Our basement slab was uninsulated underneath it, which they didn't do back in the 80's. So we laid down a vapor barrier along the whole floor and up covering the half walls and sealed it tightly. We installed 1/2 inch form board since we didn't want to loose to much ceiling height, covered it with wire mesh and then laid down our radiant tubes connecting them to the wire mesh and then poured 3 inches of concrete on top of it giving us a very nice warm floor. We then built up our knee walls and spray form the all the walls. It came out very nice.

The Baseboard upstairs could stay forever. But I really like all the things I have been reading about Radiant heating and I would like to convert the "upstairs" to Radiant and remove the baseboard.

We have a raised ranch that we had just bought and it had electric baseboard heat on the first floor. We took it all out and installed staple up radiant floor heating underneath it. We loved the warm floors we had last winter, to bad it was all heated with oil. Once you do it you'll be asking yourself why you didn't do it sooner?

Which is why I asked if you plan on removing it then why not save yourself some trouble from trying to tie the couple different systems together and just go ahead and remove the baseboard and throw up the radiant floor now?

Stove/Furnace Make: Chubby Sr. Old School

### Re: Primary Secondary - heat loss, flow rates & water temps

beatle78 wrote:The Baseboard upstairs could stay forever. But I really like all the things I have been reading about Radiant heating and I would like to convert the "upstairs" to Radiant and remove the baseboard.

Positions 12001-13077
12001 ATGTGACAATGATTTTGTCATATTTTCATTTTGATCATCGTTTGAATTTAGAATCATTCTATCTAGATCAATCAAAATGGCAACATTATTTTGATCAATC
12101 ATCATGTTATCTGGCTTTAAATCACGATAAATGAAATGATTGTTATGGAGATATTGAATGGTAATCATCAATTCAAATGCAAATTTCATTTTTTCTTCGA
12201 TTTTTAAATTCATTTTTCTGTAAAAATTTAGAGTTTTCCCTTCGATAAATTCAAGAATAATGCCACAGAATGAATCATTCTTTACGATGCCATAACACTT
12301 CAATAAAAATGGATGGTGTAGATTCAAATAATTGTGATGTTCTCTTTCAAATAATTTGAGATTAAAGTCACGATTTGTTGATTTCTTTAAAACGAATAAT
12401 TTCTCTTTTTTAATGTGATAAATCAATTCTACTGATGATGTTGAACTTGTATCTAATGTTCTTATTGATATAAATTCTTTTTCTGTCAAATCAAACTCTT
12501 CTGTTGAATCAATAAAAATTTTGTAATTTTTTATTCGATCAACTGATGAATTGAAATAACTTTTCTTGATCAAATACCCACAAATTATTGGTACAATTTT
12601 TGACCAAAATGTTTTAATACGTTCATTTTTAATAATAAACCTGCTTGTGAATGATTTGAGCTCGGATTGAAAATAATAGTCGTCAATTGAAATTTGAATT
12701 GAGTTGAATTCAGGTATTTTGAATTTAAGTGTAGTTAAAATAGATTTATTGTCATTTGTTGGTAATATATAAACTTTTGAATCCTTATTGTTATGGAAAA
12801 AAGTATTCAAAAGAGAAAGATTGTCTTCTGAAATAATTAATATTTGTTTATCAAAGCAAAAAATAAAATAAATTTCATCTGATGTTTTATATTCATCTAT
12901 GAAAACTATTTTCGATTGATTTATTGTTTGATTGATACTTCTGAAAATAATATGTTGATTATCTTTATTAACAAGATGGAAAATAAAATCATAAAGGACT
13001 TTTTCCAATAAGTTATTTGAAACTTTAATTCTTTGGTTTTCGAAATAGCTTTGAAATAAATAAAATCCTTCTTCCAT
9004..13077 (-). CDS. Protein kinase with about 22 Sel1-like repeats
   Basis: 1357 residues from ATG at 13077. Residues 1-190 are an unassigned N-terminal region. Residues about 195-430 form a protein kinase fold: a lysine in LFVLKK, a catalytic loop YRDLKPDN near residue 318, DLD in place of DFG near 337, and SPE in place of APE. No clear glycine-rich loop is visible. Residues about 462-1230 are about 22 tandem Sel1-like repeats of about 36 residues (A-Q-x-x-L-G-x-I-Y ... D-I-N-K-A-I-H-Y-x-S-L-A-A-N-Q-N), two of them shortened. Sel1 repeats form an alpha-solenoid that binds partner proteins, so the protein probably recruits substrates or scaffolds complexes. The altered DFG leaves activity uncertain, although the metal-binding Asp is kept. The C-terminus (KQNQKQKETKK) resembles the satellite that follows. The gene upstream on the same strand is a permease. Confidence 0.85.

Don't sell the proper use of convection baseboard heat short. It's ability to pump out heat under a window is something that's difficult to do with in-floor radiant. Having heat in front of a window overcomes the draft cause by the cold window surface. Rooms with a large window areas and only radiant floor heat feel uncomfortable.

Radiant in floor heat in the lowest floor of a house and convection heating (baseboard or radiator) on upper floors can make a very comfortable home. Radiant in floor heat in selected rooms also make sense. Bathrooms for warm floor reasons and kitchens where it is frequently difficult to find enough wall space for the needed baseboard length.
Yanche

Stoker Coal Boiler: Alternate Heating Systems S-130
Coal Size/Type: Anthracite Pea

### Re: Primary Secondary - heat loss, flow rates & water temps